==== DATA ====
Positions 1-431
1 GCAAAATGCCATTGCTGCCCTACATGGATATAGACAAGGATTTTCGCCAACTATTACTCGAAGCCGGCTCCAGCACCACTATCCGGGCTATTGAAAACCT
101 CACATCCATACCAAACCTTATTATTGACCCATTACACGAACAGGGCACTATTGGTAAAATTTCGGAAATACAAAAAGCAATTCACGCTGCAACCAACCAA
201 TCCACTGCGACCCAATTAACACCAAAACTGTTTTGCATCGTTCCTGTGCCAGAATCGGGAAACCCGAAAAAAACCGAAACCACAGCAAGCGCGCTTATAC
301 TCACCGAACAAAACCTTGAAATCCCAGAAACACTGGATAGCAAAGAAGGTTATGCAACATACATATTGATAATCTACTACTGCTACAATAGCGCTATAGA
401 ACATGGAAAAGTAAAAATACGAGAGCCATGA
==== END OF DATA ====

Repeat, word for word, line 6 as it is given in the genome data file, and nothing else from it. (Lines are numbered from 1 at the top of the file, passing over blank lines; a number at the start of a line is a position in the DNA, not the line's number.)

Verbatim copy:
401 ACATGGAAAAGTAAAAATACGAGAGCCATGA